Klamath Water Protectors Youth Camp and Summer Projects mix water advocacy and tribal lore – Redheaded Blackbelt


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[Photo from Redwood Yurok Canoe Tours]

Yesterday, young people from the Klamath River, Hoopa Valley and North Coast Tribe and their families gathered in Klamath, California to visit traditional Yurok canoes and learn about Yurok canoe culture. , the Klamath Dam removal processes and how they, as young people, can defend the river. In addition to being able to help carve a canoe and create artwork and videos, youth have been encouraged to participate in public processes related to the Klamath River, including the dam removal hearings that are taking place this year. week.

K’nek’nek ‘Lowry, 12, a youth advocate who has worked with Save California Salmon, explained why protecting water is important to young people. “Water is sacred and is part of the life of all living things. It is important that children have a water connection. In Yurok culture, when men sweat, they go out and bathe in the water. Water cleanses our bodies, minds and spirits. Dams are the biggest threat to our water here. Children can be protectors of water by understanding that water is alive and has a spirit.

[Photo from Save California Salmon]

Manufacture of a canoe. [Photo from Save California Salmon]

This camp and other summer youth activities of the Save California Salmon Program (SCS), Yurok Tribe, and Blue Lake Rancheria Pathmaker Program are part of the ‘Water Advocacy and Protection’ implementation. in the California Native Program ”and other educational initiatives led by Tribally. The Redwood Yurok canoe trips of the Yurok Tribe and the Blue Lake Rancheria were part of the program development.

Josh Norris, director of the Yurok Country Visitor Center and Canoe Tours, explains that he does it because: “Growing up, I had very few opportunities to interact with the Yurok canoe culture, but when I did, I felt an instant connection with my ancestors and the immense spiritual power of these ships has developed over countless generations. I want today’s youth to have the opportunity to feel this sense of power and connection every day of their lives so that they can be more effective as leaders and protectors of the water.

Help young people who have suffered the learning loss and mental health impacts of COVID-19 to participate in healthy outdoor educational opportunities, and to create projects that inspire them to protect their watersheds and help their communities is a goal of Save California Salmon this summer.

“Water protection education and youth-led events are important because while anyone can decide to be a water protector and do their part, there are ways to refine our ability to get our messages across, ”said Brook Thompson, a Yurok tribe youth who works for Save California Salmon. “For example, we run media trainings to show how we can create more engaging and professional videos so that our audiences are more responsive and immersed in the message of protecting water.”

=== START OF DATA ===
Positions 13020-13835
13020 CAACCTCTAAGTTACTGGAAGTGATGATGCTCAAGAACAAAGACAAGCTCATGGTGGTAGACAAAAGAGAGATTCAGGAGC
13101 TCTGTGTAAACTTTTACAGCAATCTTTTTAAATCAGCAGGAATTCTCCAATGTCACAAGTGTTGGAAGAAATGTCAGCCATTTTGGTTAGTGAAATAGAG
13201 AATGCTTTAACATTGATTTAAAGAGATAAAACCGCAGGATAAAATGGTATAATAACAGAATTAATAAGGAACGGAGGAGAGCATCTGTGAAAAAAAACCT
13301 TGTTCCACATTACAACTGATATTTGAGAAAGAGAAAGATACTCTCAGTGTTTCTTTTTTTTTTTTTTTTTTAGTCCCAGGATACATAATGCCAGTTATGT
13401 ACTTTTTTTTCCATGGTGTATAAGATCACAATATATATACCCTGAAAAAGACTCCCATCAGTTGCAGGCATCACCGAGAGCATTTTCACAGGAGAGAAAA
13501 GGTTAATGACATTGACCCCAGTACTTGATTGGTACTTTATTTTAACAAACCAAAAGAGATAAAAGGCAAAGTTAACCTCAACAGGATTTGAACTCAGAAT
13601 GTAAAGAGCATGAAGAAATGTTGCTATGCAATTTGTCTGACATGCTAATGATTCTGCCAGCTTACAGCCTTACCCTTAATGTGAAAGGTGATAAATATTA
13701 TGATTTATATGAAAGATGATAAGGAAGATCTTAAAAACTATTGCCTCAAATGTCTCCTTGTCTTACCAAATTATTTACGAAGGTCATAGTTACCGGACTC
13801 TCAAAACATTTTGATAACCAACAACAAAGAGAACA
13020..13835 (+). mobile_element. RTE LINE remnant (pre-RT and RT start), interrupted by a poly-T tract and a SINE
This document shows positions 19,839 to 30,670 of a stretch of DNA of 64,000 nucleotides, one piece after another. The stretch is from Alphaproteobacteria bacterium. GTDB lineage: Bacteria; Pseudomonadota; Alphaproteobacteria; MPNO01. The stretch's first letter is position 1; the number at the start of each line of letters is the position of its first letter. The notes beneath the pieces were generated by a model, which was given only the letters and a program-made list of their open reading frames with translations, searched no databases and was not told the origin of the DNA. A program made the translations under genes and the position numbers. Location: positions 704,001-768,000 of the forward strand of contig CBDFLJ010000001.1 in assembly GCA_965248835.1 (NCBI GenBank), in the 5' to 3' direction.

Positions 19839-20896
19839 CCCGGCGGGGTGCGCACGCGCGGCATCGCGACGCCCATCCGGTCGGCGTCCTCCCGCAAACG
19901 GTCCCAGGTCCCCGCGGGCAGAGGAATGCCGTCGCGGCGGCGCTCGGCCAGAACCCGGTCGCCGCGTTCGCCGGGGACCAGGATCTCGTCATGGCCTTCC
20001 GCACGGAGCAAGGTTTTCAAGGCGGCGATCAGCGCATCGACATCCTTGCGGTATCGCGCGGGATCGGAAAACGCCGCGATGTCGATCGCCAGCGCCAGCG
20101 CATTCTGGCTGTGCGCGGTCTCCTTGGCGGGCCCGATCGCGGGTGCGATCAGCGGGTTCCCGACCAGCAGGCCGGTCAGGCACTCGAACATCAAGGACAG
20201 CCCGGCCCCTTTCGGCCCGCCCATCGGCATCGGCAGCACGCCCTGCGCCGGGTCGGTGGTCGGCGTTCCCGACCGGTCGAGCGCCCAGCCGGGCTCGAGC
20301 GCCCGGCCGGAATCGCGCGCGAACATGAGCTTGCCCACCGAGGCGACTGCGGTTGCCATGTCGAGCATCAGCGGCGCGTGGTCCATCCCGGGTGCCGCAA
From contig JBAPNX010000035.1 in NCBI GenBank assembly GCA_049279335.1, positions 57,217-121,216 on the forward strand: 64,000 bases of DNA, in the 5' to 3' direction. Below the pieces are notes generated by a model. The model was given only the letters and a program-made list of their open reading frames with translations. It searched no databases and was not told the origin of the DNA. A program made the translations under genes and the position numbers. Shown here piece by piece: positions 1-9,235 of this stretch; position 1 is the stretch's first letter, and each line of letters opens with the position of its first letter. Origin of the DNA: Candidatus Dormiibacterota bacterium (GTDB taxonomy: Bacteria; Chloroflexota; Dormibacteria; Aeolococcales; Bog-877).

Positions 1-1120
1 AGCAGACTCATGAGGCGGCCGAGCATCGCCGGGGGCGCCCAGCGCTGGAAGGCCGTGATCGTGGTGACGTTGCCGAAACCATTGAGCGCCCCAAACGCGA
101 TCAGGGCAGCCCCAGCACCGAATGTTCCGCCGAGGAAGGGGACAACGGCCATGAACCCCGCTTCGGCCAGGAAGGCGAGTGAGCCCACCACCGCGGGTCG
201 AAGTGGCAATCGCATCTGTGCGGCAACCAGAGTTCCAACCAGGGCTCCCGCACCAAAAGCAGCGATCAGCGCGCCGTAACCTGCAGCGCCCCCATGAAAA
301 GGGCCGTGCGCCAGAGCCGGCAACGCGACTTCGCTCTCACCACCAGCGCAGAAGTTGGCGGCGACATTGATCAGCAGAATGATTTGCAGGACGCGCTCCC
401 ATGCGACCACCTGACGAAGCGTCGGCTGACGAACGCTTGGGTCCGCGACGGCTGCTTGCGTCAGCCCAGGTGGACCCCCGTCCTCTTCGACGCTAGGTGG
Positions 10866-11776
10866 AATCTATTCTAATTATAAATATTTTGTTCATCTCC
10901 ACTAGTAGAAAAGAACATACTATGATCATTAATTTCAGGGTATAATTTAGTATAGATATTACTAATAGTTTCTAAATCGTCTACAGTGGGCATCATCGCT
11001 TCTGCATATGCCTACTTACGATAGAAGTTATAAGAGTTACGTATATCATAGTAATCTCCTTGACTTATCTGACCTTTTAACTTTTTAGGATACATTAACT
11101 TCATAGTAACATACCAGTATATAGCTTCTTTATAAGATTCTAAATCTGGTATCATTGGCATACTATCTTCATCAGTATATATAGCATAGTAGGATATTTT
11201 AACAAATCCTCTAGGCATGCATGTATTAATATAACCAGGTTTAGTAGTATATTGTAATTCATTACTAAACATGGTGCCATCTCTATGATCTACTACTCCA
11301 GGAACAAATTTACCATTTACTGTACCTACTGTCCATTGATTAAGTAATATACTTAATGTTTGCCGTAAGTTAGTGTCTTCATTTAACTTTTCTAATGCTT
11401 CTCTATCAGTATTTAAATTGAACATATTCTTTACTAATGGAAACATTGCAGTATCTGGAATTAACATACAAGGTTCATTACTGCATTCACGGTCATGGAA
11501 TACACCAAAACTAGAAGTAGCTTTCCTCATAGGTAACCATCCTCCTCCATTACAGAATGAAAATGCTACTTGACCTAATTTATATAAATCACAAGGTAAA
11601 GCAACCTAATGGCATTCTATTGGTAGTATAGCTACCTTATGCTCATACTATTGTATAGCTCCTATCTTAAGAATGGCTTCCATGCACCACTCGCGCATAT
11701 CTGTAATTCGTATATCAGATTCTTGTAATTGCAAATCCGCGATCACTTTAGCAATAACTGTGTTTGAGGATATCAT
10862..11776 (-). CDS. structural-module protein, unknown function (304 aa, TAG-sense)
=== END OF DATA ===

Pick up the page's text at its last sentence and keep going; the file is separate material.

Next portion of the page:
“Getting out of the traditional canoes and training on the river we fight to protect brings us back to what we really fight for and gives us a magical time. The family atmosphere and age diversity at our events lead to collaboration, inspiration from older peers and adult mentors, and the reactivation of young campers.

The canoe camp is part of this effort and was supported by young interns from SCS Yurok and Hoopa Tribal. Interns organize river clean-up jobs, workshops and media and public commentary projects, as well as river clean-up and safety initiatives.

July 10. Save California Salmon, in coordination with the Hoopa Valley Tribe and the Native Connections Project at K’ima: w Medical Center, organized a cleanup of the Trinity River in Hoopa, California.

Next weekend, July 31 and August 1, Save California Salmon (SCS) and Redwoods and Rivers, in conjunction with K’ima’s Native Connections Project: w Medical Center, Two Feathers Family Services and Youth Organizers Hoopa, are sponsoring a two-day whitewater safety activity. courses for youth from the Trinity and Klamath River tribes and those who work with them, at Tish Tang Campground. Places are still open for young aboriginals interested in taking the training. Registration is at tinturl.com/WhiteWaterSafety.

The Advocacy and WaterProtection in Native California Curriculum and Teacher Resource Project was created by Save California Salmon, Blue Lake Rancheria, Yurok CountryVisitor Center, KTJUSD Indian Education Program, Pathmakers Program of Humboldt County, the Department of Native American Studies at Humboldt State University (HSU), and the Hoopa High School Water Protector’s Club. The program offers online, classroom, and nature-based learning and meets State of California standards for science, social studies, health, history, and language arts. It responds to the urgent water, climate and education crises in California, as well as the need for culturally informed education and representation in schools.

The program is based on the Indigenous California Water Advocacy and Protection Summer Lecture Series that was developed by Save California Salmon and the Department of Native American Studies at HSU that features lessons from working Indigenous leaders in law, land and water management, fisheries conservation, philanthropy, art, language, food security, health, politics and youth organization. The curriculum incorporates the knowledge of Native American leaders into each lesson, a perspective often lacking in California education. It was created following reports that Humboldt, Del Norte and other counties are failing Indigenous students and Indigenous youth are facing a mental health crisis due to COVID-19 and water and climate crises in the state.

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